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There are many different ways in which true crime can be challenging. Telling a story without sensationalism, or gratuitous focus on violence or sex, sticking to facts can all be challenging when faced with the reality of the consequences and impacts of crime. To an extent all crime challenges our sense of the world, and how we would wish it was ordered, but nothing can challenge our sense of the world as much as when the worst of crimes, murder, is committed by a child. Children committing murder is rare, but it does happen, and sometimes at ages which leave us distinctly uncomfortable.
The Wicked Boy recounts the story of child murderer Robert Coombes, who at thirteen killed his mother, with his twelve year-old brothers knowledge, while their father was away at sea. Summerscale tells the story not just of the murder, but also the effect that it’s reported had on Victorian society. Victorians had a particularly contradictory relationship with children. On the one hand they revered the “innocence” of childhood as a blessed and pure state, on the other hand the factories and mills which were powering the expansion of the empire were manned by children, who were regularly killed or injured in unsafe and inhumane working conditions. That’s all without taking rampant child sexual abuse that was practiced at the time.
Coombes actions and the subsequent trial sent the public into a frenzy of apportioning blame, which mainly falls on penny dreadful, the cheap, and salacious fiction publications full of adventure and crime. Anyone who lived in Britain through the trial of James Bulger’s murderers will remember a similar frenzy around so called “video nasties,” a term, steeped in moral panic, for the horror genre. However one does not need to dig much further into the case to see that popular culture was not so much to blame as Coombes possible head injury in infancy, on top of a strained and difficult relationship with his mother, accompanied by what we would now call physical abuse, but at the time many would accept as a normal part of discipline.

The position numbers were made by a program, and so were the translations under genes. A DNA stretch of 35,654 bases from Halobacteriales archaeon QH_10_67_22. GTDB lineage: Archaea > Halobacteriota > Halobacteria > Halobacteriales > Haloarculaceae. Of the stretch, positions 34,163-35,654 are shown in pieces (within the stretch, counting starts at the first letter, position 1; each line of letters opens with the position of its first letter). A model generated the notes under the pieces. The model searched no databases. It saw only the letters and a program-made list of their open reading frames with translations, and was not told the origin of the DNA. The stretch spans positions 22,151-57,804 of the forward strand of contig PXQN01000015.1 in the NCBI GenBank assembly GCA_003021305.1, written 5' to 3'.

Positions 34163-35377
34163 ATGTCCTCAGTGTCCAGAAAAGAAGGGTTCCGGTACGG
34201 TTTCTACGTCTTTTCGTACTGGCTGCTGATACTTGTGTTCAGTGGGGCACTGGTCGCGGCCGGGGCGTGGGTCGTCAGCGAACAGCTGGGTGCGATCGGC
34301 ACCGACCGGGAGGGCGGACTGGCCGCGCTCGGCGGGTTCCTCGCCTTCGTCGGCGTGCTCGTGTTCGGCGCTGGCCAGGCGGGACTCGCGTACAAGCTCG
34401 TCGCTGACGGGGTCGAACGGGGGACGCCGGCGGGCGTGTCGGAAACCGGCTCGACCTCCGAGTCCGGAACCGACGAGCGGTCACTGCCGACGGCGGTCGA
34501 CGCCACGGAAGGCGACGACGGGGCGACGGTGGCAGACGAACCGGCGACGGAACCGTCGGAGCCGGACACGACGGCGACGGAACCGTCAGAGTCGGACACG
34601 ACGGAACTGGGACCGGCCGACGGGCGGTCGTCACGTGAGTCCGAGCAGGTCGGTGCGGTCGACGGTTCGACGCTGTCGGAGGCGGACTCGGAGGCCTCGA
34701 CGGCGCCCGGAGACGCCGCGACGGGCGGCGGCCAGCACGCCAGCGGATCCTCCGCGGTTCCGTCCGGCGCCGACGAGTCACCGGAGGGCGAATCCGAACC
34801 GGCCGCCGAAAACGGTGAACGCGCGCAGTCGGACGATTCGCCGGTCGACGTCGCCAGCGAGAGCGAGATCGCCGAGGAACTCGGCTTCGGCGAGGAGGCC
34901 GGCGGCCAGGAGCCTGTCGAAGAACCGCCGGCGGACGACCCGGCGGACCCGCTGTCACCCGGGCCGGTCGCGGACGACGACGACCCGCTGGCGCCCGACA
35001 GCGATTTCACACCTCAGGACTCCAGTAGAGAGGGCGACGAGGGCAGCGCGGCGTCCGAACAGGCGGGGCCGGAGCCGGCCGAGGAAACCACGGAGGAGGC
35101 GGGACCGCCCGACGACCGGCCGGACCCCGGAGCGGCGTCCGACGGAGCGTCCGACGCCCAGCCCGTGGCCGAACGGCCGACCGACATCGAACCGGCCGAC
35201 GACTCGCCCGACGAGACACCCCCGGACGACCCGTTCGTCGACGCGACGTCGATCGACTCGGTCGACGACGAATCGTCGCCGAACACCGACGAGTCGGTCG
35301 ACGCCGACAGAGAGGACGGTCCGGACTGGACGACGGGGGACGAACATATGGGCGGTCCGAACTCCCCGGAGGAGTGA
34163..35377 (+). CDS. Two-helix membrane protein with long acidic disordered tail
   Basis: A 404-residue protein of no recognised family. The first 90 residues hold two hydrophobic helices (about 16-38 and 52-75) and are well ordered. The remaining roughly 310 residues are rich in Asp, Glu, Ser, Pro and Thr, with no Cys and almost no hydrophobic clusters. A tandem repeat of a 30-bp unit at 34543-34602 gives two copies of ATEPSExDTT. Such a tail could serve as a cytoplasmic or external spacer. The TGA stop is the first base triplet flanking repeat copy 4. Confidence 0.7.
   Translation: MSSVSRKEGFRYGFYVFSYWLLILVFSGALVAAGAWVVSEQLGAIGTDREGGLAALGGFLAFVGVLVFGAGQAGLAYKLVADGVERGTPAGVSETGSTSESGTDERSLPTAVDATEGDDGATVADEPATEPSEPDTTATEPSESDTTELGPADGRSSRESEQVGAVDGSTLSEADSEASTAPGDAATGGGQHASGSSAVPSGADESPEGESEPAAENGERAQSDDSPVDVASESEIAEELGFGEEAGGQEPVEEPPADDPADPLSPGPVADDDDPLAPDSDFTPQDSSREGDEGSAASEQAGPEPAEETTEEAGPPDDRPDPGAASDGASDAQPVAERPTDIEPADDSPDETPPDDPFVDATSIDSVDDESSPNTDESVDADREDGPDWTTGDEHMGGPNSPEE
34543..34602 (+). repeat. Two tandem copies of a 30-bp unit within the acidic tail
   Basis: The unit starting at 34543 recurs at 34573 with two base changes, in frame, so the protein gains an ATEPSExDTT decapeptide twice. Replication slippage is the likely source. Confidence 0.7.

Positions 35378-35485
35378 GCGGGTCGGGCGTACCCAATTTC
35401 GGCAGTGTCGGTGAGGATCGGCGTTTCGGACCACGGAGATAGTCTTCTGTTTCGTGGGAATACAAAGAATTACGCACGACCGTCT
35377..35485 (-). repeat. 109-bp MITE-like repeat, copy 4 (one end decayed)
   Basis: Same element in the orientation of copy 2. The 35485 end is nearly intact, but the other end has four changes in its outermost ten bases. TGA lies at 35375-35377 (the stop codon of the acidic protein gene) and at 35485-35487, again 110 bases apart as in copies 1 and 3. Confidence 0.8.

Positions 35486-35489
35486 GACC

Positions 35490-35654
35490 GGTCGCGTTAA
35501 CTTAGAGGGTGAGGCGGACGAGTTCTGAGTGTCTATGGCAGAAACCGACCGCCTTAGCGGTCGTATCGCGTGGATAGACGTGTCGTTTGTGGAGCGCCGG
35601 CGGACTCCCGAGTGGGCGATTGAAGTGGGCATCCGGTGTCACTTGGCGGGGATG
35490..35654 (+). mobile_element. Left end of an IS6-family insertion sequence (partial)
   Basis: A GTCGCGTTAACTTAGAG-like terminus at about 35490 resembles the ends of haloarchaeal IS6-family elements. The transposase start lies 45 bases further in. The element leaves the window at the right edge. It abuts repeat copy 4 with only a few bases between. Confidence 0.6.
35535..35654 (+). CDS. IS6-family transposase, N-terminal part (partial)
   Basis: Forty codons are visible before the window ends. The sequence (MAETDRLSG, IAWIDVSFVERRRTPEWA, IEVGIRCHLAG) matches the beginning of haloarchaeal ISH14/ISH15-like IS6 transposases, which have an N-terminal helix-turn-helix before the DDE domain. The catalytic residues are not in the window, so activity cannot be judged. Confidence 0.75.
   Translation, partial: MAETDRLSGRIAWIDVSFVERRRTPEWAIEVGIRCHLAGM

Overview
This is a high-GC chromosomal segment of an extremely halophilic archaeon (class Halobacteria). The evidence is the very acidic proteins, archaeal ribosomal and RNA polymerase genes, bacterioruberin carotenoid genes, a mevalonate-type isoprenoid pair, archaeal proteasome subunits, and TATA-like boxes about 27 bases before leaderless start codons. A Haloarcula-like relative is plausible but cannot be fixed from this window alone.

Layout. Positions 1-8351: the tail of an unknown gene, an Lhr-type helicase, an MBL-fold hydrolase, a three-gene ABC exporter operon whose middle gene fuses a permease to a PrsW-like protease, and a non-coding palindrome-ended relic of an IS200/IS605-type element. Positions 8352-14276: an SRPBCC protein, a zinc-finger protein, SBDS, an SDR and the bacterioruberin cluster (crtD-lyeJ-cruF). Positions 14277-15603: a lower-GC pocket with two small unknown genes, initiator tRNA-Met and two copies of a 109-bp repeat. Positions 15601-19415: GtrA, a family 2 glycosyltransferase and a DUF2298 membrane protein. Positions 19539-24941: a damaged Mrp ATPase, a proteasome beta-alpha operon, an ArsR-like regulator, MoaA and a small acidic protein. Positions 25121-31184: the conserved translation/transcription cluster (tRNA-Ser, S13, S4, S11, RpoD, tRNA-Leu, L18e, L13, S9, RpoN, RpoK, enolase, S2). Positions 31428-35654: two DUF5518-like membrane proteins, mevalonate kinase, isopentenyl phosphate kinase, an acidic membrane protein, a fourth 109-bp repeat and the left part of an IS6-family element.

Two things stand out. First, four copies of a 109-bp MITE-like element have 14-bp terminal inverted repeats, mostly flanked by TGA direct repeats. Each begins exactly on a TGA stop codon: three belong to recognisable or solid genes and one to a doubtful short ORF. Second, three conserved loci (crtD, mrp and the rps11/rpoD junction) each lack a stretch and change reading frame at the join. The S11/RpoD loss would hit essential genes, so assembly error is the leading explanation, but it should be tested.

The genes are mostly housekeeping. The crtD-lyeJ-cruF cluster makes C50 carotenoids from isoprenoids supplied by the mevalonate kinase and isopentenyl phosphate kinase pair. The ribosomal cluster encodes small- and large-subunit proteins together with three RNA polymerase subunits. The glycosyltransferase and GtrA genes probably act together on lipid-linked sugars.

The Coombs case indeed throws up a mirror to our apparently more modern age, where we consider ourselves to have more understanding. The Wicked Boy however does not lead one to the satisfactory conclusion that we would react differently now-a-days because we are so much more knowledgeable and clever. Instead it shows us that despite the great advances we’ve made both socially and in technology, once you scratch the surface the human reaction to children committing murder is the same tumultuous mix of shock, horror, pity, and disbelief, accompanied by the kind of wild blame seeking and judgement that speaks more of calming anxiety than the search for true understanding.
The observation that history often repeats itself is not a new one. However we are so often apt to forget that history. The many cases of child murderers both before and after Coombs, and which stretch into our own era attest to that. The Wicked Child does not devle into what we need to do as a society to make sure that these things do not happen, or at the very least, don’t happen more often. Which is the right call in this case, as it is not the job of history to tell us what we need to do right now, but it is it’s job to let us know that we are now rhyming with the worst of it’s couplets.
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